A is for Arabesque

What do you think of when you read the word: Arabesque? To an artist, it consists of “surface decorations based on rhythmic linear patterns of scrolling and interlacing foliage, tendrils”* found in Islamic art and in European decorative art from the Renaissance onwards.

To a dancer, it’s a ballet position with leg stretched behind, and the arm held to the front, creating the longest line of which a human body is possible. 

To a classical musician, it’s a piece which usually has a decorated melodic line, which seems neatly to combine the other two ideas. Debussy wrote two Arabesques, and they are a good starting point for a survey of some of his music, as they are early works -roughly 1888 – and the first Arabesque is often encountered early in a pianist’s repertoire at about Grade 8.

As well as being a very charming piece, it is useful for teaching 3-against-2, with RH triplets against  LH quavers. Isolating the rhythms as a tapping exercise first, then trying a RH C major scale in triplets aginst a LH one in quavers, are useful practice methods; in the piece itself a careful RH fingering, trying to avoid bumpy position changes, will be essential, as in Liszt’s much earlier Sposalizio which it resembles.  The LH has to glide smoothly through the arpeggios, too.

The middle section needs careful counting, with longer note values in the middle of the bar sometimes incorrectly shortened by less rhythmic players. There are good opportunities for rubato, and pedalling needs attention to avoid blurring, yet, sometimes, to give a wash of colour.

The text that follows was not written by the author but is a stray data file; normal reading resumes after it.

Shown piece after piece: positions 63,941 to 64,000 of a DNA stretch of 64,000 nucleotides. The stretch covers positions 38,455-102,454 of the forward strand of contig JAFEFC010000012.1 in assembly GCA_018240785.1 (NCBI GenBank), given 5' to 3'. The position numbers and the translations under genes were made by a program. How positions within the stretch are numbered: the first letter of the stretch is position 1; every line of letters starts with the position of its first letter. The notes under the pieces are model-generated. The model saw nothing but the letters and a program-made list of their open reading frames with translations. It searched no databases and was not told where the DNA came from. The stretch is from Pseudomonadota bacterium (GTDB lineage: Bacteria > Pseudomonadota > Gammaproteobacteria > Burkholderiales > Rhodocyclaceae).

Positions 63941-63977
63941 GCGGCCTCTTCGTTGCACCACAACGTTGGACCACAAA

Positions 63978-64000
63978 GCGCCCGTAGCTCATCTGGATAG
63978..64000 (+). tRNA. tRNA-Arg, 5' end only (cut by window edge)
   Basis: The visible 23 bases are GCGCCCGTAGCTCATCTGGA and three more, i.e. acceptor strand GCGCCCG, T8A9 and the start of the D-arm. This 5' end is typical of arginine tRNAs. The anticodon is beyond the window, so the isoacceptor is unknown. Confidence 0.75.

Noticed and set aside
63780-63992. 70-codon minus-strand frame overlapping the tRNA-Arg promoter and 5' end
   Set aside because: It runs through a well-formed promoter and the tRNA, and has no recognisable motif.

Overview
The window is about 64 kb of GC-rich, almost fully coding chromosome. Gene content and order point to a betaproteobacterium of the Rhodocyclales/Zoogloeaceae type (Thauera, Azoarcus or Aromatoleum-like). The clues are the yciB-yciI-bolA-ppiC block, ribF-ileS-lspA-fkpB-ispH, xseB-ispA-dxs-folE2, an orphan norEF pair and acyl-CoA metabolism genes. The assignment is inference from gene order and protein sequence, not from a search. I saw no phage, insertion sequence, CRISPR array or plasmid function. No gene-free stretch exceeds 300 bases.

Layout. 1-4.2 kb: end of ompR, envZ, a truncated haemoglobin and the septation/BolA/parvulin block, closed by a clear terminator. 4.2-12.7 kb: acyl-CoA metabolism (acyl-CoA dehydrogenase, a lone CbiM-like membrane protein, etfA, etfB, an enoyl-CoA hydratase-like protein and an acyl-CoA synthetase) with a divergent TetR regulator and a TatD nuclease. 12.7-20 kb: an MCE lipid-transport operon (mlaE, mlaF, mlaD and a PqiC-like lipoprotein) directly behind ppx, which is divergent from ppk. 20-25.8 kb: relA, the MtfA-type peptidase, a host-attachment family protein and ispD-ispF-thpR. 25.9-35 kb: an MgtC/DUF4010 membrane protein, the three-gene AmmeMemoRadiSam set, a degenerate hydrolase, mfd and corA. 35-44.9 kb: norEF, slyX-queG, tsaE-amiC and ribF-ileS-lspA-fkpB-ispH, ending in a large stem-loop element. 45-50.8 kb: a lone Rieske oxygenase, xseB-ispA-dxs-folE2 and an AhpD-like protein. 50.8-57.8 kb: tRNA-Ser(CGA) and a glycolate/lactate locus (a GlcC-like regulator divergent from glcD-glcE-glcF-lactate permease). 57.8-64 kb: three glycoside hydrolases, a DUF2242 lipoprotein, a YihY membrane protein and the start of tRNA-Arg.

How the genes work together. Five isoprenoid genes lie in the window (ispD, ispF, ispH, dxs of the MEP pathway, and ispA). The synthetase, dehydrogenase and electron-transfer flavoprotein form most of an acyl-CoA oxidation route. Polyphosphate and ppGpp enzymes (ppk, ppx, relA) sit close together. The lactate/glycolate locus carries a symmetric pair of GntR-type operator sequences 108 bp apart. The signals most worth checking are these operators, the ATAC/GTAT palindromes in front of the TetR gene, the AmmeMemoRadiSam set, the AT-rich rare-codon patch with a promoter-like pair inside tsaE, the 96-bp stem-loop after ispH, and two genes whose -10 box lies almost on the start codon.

The second Arabesque is less often heard, but it is a delightful companion piece, requiring nimble fingers and clarity of attack in the RH triplet-based motives that feature throughout. Try a change of fingers in the triplet -eg 243 instead of 232 -to avoid what Ronald Smith used to call ‘the law of inertia’.

In both pieces, quiet dynamics are often called for; Debussy’s music requires a finely graded palette of soft sounds. A French dictionary will be useful for the less common musical terms. Innocuous and pleasant pieces – a good introduction to the composer. And, thinking of his later development, completely misleading.

Below is a piano roll of Debussy himself playing his second Arabesque. The group photograph shows Debussy playing to Chausson in 1893.

*John Fleming and Hugh Honour, Dictionary of the Decorative Arts 1977

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This entry was posted in Composers, Music, Pianists, The French Connection - An A-Z of Debussy's music and tagged , . Bookmark the permalink.

2 Responses to A is for Arabesque

  1. Gabriela says:

    I loved your post! I only skimmed your blog when I first started following, on a day that I decided to find a bunch of pianists’ blogs. I love how you gave tips on teaching, which I hope to use! I should do that on my blog as well. Happy New Year of blogging!

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